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The Military Projects within the Bronfenbrenner Center for Translational Research was recently awarded $267,372 by the National Institute of Food and Agriculture, United States Department of Agriculture and the U.S. Department of Defense under Agreement No. 2011-48746-31000 to conduct program evaluation and needs assessment for Family Programs in the United States Army.

This is a renewal of work begun more than ten years ago that includes the development of performance and outcome metrics to be used by Family Programs across the Army and assisting local Army installations as they carry out needs assessment in preparation for their tri-annual accreditation process.  The Family Programs in the Army provide education, counseling, and support to help military families deal with the unique stressors of military life. Military families typically experience lengthy family separations, frequent moves, and isolation from family support networks while serving in locations across the country and overseas.

Brian Leidy and Marney Thomas

This work will be led by Brian Leidy and Marney Thomas, both Senior Extension associates at the center and will be carried out between September 1, 2012 and August 31, 2013.

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Talks at Twelve: Monica Hargraves, Thursday, March 15, 2012

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The Evaluation Partnerships: A Systems Approach to Program Evaluation
Monica Hargraves, Manager of Evaluation for Extension and Outreach, CORE

Thursday, March 15, 2012
12:00-1:00pm
Beebe Hall, 2nd floor conference room



The Cornell Office for Research on Evaluation (CORE), led by Professor William Trochim, has been conducting and applying research on a new approach to evaluation planning and evaluation capacity-building. CORE’s approach is grounded in an evolutionary, “systems” view of programs – basically, that programs are systems nested within organizations which are nested within larger entities and so on, and that they evolve and change over time. Simple as these principles may seem, this systems approach has significant implications for how to conduct evaluations. CORE has developed a Protocol for this approach to evaluation and has used it in “Evaluation Partnerships” with more than 50 Cornell Cooperative Extension (CCE) programs as well as a number of outreach programs at research centers across the US. Monica Hargraves leads the facilitation of CORE’s Evaluation Partnerships with CCE. She will introduce the Protocol and talk about how it has worked in practice within Extension programs, the impacts it has had on program staff and their work, and its implications for building the research base for programs and their evaluation.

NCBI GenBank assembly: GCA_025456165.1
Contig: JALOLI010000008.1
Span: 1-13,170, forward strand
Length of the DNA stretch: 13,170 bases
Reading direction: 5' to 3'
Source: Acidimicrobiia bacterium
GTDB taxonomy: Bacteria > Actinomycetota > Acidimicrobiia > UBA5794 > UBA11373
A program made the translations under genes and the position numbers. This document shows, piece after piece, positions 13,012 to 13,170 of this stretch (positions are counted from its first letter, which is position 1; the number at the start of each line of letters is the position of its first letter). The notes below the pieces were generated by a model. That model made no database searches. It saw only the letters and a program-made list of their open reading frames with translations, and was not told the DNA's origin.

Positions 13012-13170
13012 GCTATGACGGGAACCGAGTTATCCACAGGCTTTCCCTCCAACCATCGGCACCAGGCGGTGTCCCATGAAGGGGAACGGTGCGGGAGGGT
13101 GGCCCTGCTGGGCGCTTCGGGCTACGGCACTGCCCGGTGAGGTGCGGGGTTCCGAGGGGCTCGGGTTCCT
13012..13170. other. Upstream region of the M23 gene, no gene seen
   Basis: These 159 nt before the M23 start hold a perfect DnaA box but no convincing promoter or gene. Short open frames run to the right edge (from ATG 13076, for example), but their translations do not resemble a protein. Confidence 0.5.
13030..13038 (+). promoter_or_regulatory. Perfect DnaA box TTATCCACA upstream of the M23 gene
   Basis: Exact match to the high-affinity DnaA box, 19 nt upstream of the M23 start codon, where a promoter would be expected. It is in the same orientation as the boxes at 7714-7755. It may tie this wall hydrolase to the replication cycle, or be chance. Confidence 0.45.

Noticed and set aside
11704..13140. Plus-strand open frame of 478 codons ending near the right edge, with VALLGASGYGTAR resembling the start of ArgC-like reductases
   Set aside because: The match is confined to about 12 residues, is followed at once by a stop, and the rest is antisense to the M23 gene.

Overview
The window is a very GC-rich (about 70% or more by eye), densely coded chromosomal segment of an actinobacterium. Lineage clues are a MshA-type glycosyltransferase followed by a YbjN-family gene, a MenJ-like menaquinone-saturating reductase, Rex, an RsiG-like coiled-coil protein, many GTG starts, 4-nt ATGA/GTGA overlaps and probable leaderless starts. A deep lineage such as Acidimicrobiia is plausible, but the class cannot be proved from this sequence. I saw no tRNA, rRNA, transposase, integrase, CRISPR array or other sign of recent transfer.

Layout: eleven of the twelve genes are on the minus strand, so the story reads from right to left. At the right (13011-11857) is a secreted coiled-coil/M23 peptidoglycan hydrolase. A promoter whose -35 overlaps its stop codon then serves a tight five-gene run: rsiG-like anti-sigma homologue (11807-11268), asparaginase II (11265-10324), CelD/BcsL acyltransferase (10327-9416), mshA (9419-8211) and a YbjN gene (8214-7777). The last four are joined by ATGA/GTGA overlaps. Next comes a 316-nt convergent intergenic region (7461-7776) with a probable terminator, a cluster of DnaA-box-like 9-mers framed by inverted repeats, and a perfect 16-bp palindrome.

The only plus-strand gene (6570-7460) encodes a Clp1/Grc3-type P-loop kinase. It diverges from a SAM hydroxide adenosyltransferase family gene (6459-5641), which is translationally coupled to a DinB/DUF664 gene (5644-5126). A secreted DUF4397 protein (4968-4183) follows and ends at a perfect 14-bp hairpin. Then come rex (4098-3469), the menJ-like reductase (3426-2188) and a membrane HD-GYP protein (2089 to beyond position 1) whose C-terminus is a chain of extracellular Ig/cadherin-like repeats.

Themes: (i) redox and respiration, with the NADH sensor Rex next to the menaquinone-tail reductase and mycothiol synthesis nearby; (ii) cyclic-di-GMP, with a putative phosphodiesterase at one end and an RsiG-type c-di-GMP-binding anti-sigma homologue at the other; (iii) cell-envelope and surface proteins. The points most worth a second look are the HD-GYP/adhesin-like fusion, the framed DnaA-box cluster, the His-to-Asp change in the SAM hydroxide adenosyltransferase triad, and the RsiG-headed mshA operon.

Monica Hargraves has a Ph.D. in economics and spent the early part of her career at Brown University and in the Research Department of the International Monetary Fund. Her growing interest in more applied, community-based work precipitated a significant career shift. In 1998 she joined the staff of Cooperative Extension of Tompkins County, where she ran volunteer and educational outreach programs and later moved into organizational roles focused on valuing the work of Extension, internal reporting systems, strategic planning, and evaluation. She joined CORE’s research team in 2008, and works with Extension organizations and programs across NYS to build capacity for evaluation. Her research and applied interests involve integrating evaluation into the on-going work of program management and program development at all levels of the system, and improving the understanding and ultimately the valuation of Extension work.

Lunch will be served.  This event is free and open to all.
Metered parking is available across Plantations Rd. in The Plantations lot.

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Talks at Twelve: Margaret Johnson, Thursday, February 23, 2012

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Building Strong Evaluation Policy in Organizations
Margaret Johnson, Policy Analysis & Management and Finger Lakes Center for Law and Social Policy

Thursday, February 23, 2012
12:00 - 1:00 PM
Beebe Hall, 2nd floor conference room



Lunch will be served. This talk is open to all.  Metered parking is available across Plantations Rd. in The Plantations lot.

To generate a set of relevant types of evaluation policy for the US federal government context, Margaret Johnson conducted a survey of 600 members of the American Evaluation Association in 2009. Participants were asked to brainstorm examples of evaluation policy and then sort and rate them. Results were analyzed using a concept mapping technique and then used to create an evaluation policy inventory instrument. Her presentation will focus on the evaluation policy inventory instrument, with step-by-step instructions for its use in organizations.

Margaret A. Johnson, PhD, is a January 2012 graduate of the Department of Policy Analysis and Management (PAM) with a focus on program evaluation and a special interest in helping organizations develop sound evaluation policies. Current work in the Department of PAM includes two Cooperative Extension-funded outreach and research projects: one to develop and evaluate a curriculum to teach older teens about the health care/health insurance system, and another to investigate how unmarried parents make decisions about child custody. She is also an associate of the Finger Lakes Center for Law and Social Policy, which provides program evaluation and consulting services to state and local governments and other nonprofit organizations.